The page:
TIFF 2019: How the Festival Spread Black Voices Across This Year’s Lineup

11 September 2019

Content - Film

Ahead of the festival's launch, here are five feature highlights that center on the lives of people of African descent worldwide.

Three years after the festival’s final installment of its City to City program, which focused on Lagos, Nigeria, the Toronto International Film Festival remains committed to bringing cinema from underrepresented of regions around the world to its audience of international tastemakers. This year, that effort is especially noticeable for the volume of films made by filmmakers from the African diaspora.

“Making a film is hard, but it’s especially difficult if you’re working without infrastructure or the required resources, in places where film is not necessarily part of the culture,” said Cameron Bailey, the festival’s co-head and artistic director. “And those are the films that we spend the most effort trying to bring to the festival. It’s so easy to get sucked into a bubble of what’s familiar, and I feel that our job is to continue opening audience perspectives.”

The City to City program, which was a TIFF fixture for eight years, showcased filmmakers living and working in a selected city, regardless of where their films are set. That allowed for the spotlighting of cinema by filmmakers from marginalized regions of the world, including Lagos. But for Bailey and his programming team, while it was a great success, the program had an isolationist quality to it. “We thought, let’s instead bring more of these films from different parts of the world and spread them out through all the different sections of the festival, rather than have a specific city focus each year,” he said.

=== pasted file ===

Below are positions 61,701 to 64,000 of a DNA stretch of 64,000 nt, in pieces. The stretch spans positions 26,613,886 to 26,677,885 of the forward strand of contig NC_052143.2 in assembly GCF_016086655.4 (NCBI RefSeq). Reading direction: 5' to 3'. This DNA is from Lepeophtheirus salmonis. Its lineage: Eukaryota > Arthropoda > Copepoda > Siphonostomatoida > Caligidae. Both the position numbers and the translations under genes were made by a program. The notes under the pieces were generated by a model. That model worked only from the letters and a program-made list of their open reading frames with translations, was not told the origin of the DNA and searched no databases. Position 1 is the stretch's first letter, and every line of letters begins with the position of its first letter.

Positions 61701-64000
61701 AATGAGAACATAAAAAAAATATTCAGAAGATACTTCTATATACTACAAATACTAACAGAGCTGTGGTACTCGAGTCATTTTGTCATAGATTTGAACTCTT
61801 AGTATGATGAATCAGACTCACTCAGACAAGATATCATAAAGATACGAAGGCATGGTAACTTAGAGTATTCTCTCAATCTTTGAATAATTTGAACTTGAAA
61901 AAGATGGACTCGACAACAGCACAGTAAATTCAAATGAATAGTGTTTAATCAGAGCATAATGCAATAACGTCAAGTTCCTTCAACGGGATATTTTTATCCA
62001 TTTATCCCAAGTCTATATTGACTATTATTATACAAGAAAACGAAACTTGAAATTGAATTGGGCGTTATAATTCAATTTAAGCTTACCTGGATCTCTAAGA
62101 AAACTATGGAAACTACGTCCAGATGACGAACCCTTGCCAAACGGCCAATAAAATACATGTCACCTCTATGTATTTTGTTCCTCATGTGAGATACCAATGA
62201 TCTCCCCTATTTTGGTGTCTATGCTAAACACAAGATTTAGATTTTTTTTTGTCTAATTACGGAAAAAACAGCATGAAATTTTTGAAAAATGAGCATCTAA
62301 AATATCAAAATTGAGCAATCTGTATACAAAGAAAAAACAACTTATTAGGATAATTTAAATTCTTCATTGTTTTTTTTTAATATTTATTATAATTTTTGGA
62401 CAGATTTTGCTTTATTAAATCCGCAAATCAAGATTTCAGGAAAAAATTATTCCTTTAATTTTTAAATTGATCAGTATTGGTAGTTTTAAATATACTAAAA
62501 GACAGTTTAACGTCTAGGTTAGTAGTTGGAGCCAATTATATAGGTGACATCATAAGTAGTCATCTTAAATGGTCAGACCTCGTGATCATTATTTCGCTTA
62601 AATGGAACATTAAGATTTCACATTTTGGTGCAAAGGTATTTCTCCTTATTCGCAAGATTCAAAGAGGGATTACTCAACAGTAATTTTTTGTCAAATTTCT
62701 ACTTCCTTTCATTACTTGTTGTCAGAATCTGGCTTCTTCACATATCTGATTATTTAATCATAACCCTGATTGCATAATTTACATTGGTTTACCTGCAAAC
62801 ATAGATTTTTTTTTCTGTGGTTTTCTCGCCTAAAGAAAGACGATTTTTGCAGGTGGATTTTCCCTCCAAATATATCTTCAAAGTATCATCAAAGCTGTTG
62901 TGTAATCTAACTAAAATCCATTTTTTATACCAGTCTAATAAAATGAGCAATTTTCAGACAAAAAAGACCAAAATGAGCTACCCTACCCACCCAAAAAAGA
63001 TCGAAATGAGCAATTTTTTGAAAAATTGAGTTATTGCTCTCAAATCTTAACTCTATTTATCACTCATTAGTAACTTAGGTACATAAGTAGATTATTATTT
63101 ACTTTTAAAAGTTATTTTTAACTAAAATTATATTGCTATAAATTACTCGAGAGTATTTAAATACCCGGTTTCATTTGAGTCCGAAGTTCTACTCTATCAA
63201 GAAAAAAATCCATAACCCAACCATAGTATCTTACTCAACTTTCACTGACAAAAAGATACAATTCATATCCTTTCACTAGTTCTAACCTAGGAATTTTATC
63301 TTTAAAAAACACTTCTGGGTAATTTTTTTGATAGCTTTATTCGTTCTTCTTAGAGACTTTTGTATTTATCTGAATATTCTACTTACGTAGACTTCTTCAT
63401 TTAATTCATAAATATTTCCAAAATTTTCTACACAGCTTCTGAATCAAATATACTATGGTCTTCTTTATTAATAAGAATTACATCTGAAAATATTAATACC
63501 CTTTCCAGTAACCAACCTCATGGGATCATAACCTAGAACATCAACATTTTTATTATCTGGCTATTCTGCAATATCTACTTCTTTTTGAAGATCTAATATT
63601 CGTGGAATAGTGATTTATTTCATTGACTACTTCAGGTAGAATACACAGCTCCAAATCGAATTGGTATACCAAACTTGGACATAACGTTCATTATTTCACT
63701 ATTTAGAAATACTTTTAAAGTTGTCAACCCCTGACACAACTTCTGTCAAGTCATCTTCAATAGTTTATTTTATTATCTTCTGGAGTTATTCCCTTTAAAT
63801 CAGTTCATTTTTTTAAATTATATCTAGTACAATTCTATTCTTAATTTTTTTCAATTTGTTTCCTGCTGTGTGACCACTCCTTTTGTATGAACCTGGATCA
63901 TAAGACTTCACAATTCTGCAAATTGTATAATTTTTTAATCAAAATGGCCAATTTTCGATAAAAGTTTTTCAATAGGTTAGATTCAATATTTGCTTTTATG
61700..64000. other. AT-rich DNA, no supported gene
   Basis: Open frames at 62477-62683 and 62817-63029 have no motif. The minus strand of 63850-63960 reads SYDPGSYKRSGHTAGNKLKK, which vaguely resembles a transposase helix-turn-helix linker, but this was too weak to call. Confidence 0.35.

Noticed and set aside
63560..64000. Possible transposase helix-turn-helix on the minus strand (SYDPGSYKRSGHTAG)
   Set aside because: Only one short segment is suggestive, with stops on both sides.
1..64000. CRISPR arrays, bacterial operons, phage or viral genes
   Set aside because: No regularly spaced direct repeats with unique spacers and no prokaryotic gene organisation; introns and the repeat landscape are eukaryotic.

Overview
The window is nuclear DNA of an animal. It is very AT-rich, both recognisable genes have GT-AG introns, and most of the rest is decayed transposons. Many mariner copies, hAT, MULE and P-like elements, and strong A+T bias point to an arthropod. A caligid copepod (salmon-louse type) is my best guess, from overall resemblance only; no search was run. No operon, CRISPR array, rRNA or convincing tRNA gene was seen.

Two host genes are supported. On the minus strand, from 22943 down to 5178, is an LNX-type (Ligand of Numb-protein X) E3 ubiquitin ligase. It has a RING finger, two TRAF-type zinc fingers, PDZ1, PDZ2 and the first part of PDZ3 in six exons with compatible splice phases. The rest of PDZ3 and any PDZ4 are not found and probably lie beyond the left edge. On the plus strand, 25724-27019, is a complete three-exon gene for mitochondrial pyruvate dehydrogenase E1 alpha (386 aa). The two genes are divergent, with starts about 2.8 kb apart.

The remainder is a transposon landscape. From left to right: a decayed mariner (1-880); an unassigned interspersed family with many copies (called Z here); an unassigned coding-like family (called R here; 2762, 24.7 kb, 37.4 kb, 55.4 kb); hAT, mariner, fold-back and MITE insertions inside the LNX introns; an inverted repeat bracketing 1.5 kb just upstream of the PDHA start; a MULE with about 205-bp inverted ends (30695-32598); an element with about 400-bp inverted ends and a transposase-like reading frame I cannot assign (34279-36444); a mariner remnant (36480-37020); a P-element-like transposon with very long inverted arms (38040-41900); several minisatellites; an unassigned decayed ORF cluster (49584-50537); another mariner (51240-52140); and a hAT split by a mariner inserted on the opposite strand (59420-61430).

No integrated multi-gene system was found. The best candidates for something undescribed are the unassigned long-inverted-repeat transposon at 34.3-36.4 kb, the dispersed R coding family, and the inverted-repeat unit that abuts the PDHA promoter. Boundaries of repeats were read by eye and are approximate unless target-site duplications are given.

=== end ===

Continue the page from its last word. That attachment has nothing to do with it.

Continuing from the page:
In addition to higher-profile films like Mati Diop’s Senegalese fable, “Atlantics,” and Malian Ladj Ly’s insurgent “Les Misérables” — both Cannes 2019 winners — Bailey singled out “Rocks,” directed by Sarah Gavron, which open TIFF’s Platform section, as an example of the strong and distinctive directorial voices he sought out. The film follows a British-Nigerian teenage girl and her little brother, who are abandoned by their mother, and are forced to improvise in her absence, in a bid to avoid being separated and sent to foster homes. Bailey called it “one of the strongest films we saw this year.”

He also spotlighted Wakaliwood cinema for the very first time, with a genre film titled “Crazy World.” Wakaliwood is a nickname for the developing film industry in Wakaliga, in Uganda’s capital Kampala, where Isaac Nabwana, director of “Crazy World,” thrives. He’s an enterprising filmmaker who works under the nom de plume Nabwana IGG, and who, with his small production company, Roman Film Productions, has been making films for over a decade, with some 46 titles to date. The films, which are heavily inspired by Hollywood and Hong Kong martial arts action movies, are shot mainly in Wakaliga, a poor community where basic essentials like electricity are a luxury. Read the full article on Indiewire here.